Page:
"The word 'cup' is used in both Testaments in some curious metaphorical phrases. Such are the cup of salvation (Ps 116:13), which Grotius, after Kimchi, explains as 'poculum gratiarum actionis,' a cup of wine lifted in thanksgiving to God (comp. Mt 26:27). That it alludes to a paschal libation cannot be proved; and that it was understood by the Jews to be expressive of gratitude we may see from 3 Maccabees 6:27, where the Jews offer 'cups of salvation' in token of deliverance. In Jer 16:7 we have the term 'cup of consolation,' which is a reference to the wine drunk at the περίδειπνα, or funeral feasts of the Jews (2Sa 3:39; Pr 31:6; Joseph. War, 2:1). In 1Co 10:16, we find the well-known expression 'cup of blessing' (ποτήριον τῆς εὐλογίας), contrasted (ver. 21) with the 'cup of devils.' The sacramental cup is called the cup of blessing because of the blessing pronounced over it (Mt 26:27; Lu 22:17; see Lightfoot Hor. Hebr. in loc.). No doubt Paul uses the expression with a reference to the Jewish 'cup of blessing' (כֹּס שֶׁל בּרָכָה), the third of the four cups drunk by the Jews at their Paschal feast (Schottgen, Hor. Hebr. in 1 Corinthians; Jahn, Bibl. Arch. § 353), but it is scarcely necessary to add that to this Jewish custom our Lord, in his solemn institution of the Lord's Supper, gave an infinitely nobler and diviner significance (Buxtorf, De Sacra Cana, § 46, p. 310). Indeed, of itself, the Jewish custom was liable to abuse, and similar abuses arose even in Christian times (Augustine, Serm. 132, de tempore; Carpzov, App. Critic, p. 380 sq.). SEE PASSOVER. In Ps 11:5; Ps 16:5, 'the portion of the cup' is a general expression for the condition of life, either prosperous or miserable (Ps 23:5). A cup is also in Scripture the natural type of sensual allurement (Jer 51:7; Pr 23:31; Re 17:4; Re 18:6). SEE BANQUET.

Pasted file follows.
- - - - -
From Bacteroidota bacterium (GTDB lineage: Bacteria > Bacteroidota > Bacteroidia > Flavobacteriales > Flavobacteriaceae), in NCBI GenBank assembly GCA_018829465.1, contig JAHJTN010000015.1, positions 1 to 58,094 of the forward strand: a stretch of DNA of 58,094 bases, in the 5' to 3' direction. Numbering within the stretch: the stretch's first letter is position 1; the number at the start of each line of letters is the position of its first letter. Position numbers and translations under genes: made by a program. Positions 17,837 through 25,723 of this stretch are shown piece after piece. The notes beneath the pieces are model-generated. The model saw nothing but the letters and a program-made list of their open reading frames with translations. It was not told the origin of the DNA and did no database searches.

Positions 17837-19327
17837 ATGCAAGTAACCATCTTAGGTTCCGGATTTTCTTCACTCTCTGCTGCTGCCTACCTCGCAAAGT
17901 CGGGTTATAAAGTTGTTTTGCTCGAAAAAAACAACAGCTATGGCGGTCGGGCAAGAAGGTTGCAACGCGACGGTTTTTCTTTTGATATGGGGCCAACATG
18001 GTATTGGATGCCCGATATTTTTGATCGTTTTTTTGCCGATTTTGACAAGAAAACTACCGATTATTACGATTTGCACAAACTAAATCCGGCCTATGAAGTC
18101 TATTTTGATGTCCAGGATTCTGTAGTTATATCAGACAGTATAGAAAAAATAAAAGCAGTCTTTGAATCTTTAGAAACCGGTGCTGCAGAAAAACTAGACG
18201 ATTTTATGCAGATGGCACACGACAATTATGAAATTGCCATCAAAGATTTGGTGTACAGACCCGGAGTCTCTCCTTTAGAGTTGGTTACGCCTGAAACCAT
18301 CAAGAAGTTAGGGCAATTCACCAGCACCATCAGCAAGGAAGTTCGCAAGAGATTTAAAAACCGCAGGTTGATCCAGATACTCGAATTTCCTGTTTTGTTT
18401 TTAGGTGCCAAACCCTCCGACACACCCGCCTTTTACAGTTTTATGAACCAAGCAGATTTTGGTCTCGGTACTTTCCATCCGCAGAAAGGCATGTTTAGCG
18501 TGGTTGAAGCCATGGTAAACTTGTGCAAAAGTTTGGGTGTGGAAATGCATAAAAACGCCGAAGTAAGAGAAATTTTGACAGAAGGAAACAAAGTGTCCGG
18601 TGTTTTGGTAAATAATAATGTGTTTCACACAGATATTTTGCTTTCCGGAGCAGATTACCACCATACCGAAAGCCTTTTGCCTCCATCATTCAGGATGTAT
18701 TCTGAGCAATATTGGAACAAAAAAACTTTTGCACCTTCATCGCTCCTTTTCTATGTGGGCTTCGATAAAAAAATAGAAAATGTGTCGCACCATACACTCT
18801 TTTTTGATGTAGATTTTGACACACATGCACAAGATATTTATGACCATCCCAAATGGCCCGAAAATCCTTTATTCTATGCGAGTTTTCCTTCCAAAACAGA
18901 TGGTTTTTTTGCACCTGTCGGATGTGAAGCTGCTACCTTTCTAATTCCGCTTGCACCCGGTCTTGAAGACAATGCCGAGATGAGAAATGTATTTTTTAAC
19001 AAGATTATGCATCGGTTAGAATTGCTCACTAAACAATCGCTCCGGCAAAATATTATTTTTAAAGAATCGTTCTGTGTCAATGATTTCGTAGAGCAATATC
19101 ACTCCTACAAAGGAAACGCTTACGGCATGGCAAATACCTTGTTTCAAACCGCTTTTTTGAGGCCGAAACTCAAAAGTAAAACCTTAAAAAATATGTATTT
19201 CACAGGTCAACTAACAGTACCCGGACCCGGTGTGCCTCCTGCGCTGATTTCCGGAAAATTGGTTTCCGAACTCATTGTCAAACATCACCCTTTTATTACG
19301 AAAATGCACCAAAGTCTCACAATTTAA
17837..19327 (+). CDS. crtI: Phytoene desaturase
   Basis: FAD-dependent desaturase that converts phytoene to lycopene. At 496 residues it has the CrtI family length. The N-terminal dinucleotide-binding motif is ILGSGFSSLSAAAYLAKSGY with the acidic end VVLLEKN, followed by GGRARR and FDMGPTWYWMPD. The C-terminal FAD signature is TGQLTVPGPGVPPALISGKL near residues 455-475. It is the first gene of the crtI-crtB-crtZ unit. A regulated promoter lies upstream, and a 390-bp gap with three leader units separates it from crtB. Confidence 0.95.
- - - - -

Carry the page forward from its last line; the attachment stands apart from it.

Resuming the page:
"But in by far the majority of passages, the cup is a 'cup of astonishment,' a 'cup of trembling,' the full red flaming wine-cup of God's wrath and retributive indignation (Ps 75:8; Isa 51:17; Jer 25:15; La 4:21; Eze 23:32; Zec 12:2; Re 16:19, etc.). There is, in fact, in the prophets no more frequent or terrific image; and it is repeated with pathetic force in the language of our Lord's agony (Mt 26:39,42; Joh 18:11; Mr 10:38). God is here represented as the master of a banquet, dealing the madness and stupor of vengeance to guilty guests (Vitringa in Isa 51:17; Wichmannshausen, De irce et tremoris Calice, in Thes. Nov. Theol. Philol. 1:906 sq.). The cup thus became an obvious symbol of death (ποτήριον . . . σημαίνει καὶ τὸν θάνατον, Etym. M.); and hence the Oriental phrase, to 'taste of death,' so common in the N.T. (Mt 16:28; Mr 9:1; Joh 8:52; Heb 2:9), in the Rabbis (Schottgen, Hor. Hebr. in Matthew 16), in the Arabian poem Antar, and among the Persians (Schleusner, Lex. N.T., s.v. ποτήριον; Jahn, Bibl. Arch. § 203). The custom of giving a cup of wine and myrrh to condemned criminals (Otho, Lex. Rabb. s.v. Mors) is alluded to in Mt 27:34; Mr 15:22." See Wemyss, Clavis Symbol. s.v.; Stier, Words of Jesus, 1:378 sq. SEE CRUCIFIXION.